Unfortunately, SNK seems to have relied too heavily on the nostalgic quality of the game’s dream-team combos. While the Arcade Mode is a solid and satisfying experience, the rest of NeoGeo Battle Coliseum is sorely lacking. Veterans of King of Fighters XI will be disappointed by the lack of Challenge Mode. The Tag Battle, VS, and Practice Modes are decently crafted, yet unremarkable. The sheer amount of detailed artwork, character’s endings (most of which are just scrolling text as opposed to actual scenes), and special illustrations will definitely satisfy an obsessive completionist’s need to unlock everything. By the time you’ve acquired everything, you’ll have spent countless hours replaying the Arcade Mode…or you could simply beat the far more difficult Survival Mode and unlock everything in a single playthrough. Surprisingly, it isn’t very hard to complete the challenge; the vast majority of the characters are so underpowered that they can be knocked out with a few hits. You’ll only have trouble with Goodman, whose utterly cheap tactics are standard fare for SNK bosses. While getting everything that way might be a somewhat challenging process, it kills off much of the game’s replay value.

It’s not like the considerable loading times will make things any more fun, either. The wait isn’t obscenely long, but you’ll be disappointed once you see the results. The sprites look slightly dated; SNK is normally great with revising character models, yet many of the characters could have used a touchup. It’s not like they’re horrendously aged, but fighting game veterans have seen better. The characters are still decked out in their usual costumes, be it Iori’s bondage pants or Kaede’s flapping shirttails. The combat animations themselves are remarkably fluid, on par with the last few King of Fighters games. Seasoned gamers and newcomers alike will be able to pull off multiple combos, projectiles, and supermoves without breaking a sweat. That’s on top of all the subtle references, fan service, and character cameos brimming throughout the levels. There’s something funny about seeing the Ikari Warriors team being forced to stand in the background as their Metal Slug rivals take center stage for once. The game’s presentation may not be the best that SNK has ever conceived, but it’s a sight to see.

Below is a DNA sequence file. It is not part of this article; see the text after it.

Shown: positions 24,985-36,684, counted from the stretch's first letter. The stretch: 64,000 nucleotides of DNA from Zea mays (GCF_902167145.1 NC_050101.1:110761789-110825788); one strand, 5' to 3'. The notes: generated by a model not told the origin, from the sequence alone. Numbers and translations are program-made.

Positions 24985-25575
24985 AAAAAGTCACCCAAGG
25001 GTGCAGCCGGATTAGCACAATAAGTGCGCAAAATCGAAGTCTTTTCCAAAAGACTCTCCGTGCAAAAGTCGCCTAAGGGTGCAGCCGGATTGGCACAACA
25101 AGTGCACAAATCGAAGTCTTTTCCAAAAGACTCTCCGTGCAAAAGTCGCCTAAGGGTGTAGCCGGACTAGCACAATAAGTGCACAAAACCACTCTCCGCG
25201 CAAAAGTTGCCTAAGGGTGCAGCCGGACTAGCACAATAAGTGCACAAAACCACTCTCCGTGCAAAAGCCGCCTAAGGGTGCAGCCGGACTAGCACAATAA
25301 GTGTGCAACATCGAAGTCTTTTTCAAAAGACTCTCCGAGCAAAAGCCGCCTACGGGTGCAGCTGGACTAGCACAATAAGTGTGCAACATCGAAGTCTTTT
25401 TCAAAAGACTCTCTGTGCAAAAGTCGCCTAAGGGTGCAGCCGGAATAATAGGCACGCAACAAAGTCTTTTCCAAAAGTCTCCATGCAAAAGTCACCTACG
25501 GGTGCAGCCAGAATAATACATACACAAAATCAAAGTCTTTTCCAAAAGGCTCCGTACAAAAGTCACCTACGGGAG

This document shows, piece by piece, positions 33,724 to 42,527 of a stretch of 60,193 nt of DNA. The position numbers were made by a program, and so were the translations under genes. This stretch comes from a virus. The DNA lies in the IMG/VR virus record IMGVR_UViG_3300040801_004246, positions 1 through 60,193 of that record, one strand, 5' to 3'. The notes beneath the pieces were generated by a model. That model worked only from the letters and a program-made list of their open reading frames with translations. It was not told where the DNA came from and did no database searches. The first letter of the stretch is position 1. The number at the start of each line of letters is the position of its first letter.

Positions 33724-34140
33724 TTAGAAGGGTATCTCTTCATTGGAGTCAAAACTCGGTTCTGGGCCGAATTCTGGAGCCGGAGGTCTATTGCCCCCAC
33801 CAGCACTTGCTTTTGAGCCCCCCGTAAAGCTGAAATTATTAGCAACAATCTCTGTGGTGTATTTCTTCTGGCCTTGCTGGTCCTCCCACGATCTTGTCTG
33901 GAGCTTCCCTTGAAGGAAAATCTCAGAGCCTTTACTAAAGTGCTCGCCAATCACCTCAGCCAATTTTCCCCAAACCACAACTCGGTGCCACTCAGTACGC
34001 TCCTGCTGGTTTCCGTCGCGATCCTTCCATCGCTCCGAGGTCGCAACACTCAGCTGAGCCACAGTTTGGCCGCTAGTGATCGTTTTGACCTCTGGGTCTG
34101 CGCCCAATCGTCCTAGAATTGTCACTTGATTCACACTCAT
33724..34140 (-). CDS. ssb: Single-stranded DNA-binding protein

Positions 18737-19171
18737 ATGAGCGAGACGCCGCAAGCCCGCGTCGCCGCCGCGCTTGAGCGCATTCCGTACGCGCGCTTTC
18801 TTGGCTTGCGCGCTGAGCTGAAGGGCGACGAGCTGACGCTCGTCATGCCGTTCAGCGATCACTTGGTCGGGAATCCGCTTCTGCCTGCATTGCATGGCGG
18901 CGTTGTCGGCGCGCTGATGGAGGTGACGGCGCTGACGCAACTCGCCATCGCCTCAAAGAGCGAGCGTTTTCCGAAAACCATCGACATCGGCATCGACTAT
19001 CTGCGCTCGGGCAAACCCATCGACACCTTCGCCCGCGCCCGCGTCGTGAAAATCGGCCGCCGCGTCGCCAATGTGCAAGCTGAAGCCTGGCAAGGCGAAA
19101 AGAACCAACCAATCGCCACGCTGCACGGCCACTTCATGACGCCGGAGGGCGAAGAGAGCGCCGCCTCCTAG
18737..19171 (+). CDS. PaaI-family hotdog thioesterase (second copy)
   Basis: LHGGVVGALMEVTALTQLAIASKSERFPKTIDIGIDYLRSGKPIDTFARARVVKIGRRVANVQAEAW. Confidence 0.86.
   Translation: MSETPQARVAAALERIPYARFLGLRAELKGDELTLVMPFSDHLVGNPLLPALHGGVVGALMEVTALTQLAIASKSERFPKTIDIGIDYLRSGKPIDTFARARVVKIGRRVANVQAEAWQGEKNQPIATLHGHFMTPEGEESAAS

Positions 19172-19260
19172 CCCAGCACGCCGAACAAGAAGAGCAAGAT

Look folks, don’t count this one out. King of Fighters XI may be the vastly superior successor, but NeoGeo Battle Coliseum is still a solid fighter. The sheer amount characters and series represented make it one of the best fighting game crossovers in recent memory. It’s a treat for all those diehard fans that have faithfully followed SNK’s triumphs and failures throughout the years. Though the gameplay options may seem a little bare, the tag battling and intricate combat mechanics provide plenty of entertainment value. Besides, NeoGeo Battle Coliseum is selling for bargain bin prices. The game may be underdeveloped and flawed, but it’s definitely worth the purchase.

Rating: 7/10

disco's avatar
Community review by disco (January 02, 2008)

Disco is a San Francisco Bay Area native, whose gaming repertoire spans nearly three decades and hundreds of titles. He loves fighting games, traveling the world, learning new things, writing, photography, and tea. Not necessarily in that order.